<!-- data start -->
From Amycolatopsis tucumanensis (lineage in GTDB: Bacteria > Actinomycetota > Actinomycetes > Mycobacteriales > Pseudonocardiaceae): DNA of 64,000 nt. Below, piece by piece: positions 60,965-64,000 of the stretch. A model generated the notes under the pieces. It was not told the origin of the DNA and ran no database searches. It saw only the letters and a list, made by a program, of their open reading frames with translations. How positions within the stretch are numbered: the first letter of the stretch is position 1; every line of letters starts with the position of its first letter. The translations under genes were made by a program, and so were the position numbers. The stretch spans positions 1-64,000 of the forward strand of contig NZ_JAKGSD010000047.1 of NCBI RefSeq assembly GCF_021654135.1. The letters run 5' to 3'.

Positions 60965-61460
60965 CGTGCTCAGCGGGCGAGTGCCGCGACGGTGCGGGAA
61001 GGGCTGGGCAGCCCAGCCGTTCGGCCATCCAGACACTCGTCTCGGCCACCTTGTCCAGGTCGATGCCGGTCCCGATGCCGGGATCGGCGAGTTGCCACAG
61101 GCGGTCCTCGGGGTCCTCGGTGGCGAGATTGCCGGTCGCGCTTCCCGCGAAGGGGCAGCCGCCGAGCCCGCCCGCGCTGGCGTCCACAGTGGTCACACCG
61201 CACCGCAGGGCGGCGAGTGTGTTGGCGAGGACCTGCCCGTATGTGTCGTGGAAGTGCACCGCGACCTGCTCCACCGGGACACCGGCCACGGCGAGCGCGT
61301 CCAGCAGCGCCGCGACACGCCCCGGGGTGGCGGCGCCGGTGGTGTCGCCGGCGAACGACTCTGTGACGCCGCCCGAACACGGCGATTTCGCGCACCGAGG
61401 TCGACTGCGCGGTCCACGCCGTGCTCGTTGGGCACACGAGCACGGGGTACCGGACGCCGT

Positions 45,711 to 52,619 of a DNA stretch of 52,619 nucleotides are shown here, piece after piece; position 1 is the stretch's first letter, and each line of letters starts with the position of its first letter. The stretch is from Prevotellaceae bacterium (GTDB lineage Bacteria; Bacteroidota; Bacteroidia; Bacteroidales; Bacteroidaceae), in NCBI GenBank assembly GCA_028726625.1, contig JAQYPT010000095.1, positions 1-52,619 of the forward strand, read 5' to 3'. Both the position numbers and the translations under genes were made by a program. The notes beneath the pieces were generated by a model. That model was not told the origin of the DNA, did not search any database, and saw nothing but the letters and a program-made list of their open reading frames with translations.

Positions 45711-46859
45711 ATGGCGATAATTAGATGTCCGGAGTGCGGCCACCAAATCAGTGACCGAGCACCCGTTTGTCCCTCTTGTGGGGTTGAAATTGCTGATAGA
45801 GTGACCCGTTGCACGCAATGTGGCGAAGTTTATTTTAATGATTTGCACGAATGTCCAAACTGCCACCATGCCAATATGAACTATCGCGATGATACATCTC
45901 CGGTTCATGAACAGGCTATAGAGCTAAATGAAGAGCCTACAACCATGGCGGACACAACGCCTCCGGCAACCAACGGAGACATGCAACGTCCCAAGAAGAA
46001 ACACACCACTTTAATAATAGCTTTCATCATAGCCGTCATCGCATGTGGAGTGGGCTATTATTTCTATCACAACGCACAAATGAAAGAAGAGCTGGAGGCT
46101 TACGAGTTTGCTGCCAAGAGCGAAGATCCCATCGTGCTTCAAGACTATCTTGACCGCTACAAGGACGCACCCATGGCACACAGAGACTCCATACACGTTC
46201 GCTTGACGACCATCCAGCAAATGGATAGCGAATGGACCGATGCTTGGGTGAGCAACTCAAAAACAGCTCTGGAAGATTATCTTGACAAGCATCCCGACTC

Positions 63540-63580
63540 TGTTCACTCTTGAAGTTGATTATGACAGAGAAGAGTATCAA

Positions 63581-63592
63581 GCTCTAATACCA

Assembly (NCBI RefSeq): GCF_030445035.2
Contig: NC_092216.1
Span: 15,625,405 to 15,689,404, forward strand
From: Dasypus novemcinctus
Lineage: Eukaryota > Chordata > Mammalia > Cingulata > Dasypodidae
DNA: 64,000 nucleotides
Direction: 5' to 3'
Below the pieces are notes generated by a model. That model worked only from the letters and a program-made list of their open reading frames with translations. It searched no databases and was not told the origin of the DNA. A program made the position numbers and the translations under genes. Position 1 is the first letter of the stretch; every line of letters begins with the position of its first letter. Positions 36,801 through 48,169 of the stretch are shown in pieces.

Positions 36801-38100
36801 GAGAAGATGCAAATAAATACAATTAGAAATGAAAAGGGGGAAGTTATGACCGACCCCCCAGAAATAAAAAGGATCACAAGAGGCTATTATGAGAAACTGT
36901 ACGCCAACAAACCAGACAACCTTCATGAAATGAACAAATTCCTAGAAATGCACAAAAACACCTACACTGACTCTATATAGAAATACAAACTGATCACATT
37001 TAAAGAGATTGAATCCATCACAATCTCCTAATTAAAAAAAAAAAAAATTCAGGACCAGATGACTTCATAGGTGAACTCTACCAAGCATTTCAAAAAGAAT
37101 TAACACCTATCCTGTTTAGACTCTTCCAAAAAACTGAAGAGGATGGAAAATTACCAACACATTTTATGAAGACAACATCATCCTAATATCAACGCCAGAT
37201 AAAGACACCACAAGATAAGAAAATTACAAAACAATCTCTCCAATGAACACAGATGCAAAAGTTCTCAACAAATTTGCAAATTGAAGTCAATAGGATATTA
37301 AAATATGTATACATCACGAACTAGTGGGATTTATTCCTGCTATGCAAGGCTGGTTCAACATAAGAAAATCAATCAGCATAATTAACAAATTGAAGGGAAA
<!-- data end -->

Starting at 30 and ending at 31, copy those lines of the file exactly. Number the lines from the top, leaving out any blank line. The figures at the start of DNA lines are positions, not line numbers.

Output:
36801 GAGAAGATGCAAATAAATACAATTAGAAATGAAAAGGGGGAAGTTATGACCGACCCCCCAGAAATAAAAAGGATCACAAGAGGCTATTATGAGAAACTGT
36901 ACGCCAACAAACCAGACAACCTTCATGAAATGAACAAATTCCTAGAAATGCACAAAAACACCTACACTGACTCTATATAGAAATACAAACTGATCACATT